When is a Direct Pay Offer to Employees an ‘Unlawful Inducement’?

Thursday 21st December 2017

The Employment Appeal Tribunal (EAT) has confirmed in Kostal UK Ltd v Dunkley and Others that an employer’s direct offer of revised terms and conditions to its employees, bypassing the recognised trade union, constitutes an unlawful inducement to forego collective bargaining, even where foregoing collective bargaining may be temporary.

In late 2015 negotiations over pay and conditions broke down between Kostal and the recognised trade union, Unite.  The company made an offer which Unite felt it could not recommend to its members, and in a subsequent ballot 80% of members rejected the offer.  The company then wrote to all of its employees directly, setting out its pay offer in identical terms to that which the union members had voted to reject.  In January 2016 the company wrote to those who had not accepted the offer and made a further revised offer.  A number of employees then brought claims against the company on the basis that its offers constituted unlawful inducements which aimed to prevent the employees’ terms being determined by collective agreement.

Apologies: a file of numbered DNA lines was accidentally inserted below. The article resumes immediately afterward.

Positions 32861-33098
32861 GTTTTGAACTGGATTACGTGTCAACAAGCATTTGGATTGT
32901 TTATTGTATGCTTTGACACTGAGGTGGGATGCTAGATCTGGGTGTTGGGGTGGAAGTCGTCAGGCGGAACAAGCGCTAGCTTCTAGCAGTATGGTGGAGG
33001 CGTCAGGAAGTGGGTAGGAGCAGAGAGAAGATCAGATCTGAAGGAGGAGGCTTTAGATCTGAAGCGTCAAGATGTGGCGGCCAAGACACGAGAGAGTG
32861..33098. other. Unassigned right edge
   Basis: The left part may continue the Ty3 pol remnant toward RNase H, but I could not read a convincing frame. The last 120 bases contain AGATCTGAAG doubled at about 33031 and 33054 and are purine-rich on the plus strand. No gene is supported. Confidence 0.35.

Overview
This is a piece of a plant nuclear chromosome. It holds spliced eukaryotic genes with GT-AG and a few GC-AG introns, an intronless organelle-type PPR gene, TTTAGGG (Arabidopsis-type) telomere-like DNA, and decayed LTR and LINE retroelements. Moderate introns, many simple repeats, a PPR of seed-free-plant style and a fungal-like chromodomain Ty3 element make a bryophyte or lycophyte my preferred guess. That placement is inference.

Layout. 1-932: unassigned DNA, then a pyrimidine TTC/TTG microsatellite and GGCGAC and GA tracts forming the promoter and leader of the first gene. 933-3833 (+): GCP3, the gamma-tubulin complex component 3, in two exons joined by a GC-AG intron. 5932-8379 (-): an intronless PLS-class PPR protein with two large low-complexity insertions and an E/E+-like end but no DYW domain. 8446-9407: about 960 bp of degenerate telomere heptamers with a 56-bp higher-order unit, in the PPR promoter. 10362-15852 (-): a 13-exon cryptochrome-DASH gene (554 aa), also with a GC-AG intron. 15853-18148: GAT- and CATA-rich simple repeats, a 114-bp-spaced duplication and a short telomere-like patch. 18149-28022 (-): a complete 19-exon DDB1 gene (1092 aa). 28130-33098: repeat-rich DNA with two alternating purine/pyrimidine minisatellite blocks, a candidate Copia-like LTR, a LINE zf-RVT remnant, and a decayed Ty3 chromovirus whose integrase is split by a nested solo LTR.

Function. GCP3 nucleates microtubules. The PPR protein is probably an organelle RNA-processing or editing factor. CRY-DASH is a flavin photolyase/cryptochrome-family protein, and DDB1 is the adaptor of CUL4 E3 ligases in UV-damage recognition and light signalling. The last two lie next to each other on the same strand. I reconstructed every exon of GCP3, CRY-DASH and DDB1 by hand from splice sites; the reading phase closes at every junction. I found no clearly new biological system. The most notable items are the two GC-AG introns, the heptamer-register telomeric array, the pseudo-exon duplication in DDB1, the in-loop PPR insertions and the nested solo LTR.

The Employment Tribunal found for the employees, and the company appealed on the basis that collective bargaining was not permanently prevented from taking place, and in fact a collective agreement was eventually reached.  The EAT dismissed the appeal, holding that even where a single term of employment is prevented from being determined by collective bargaining of a recognised trade union, an offer to achieve that result is unlawful.

Comment:          This judgment highlights the fact that employers should be wary of bypassing a recognised trade union and making direct offers to its workers, even where negotiations with the union have apparently broken down.   However, the judgment also notes that in circumstances where collective bargaining has genuinely broken down to the extent that the employer is justified in making offers directly to its workers, there is nothing to prevent employers from doing so.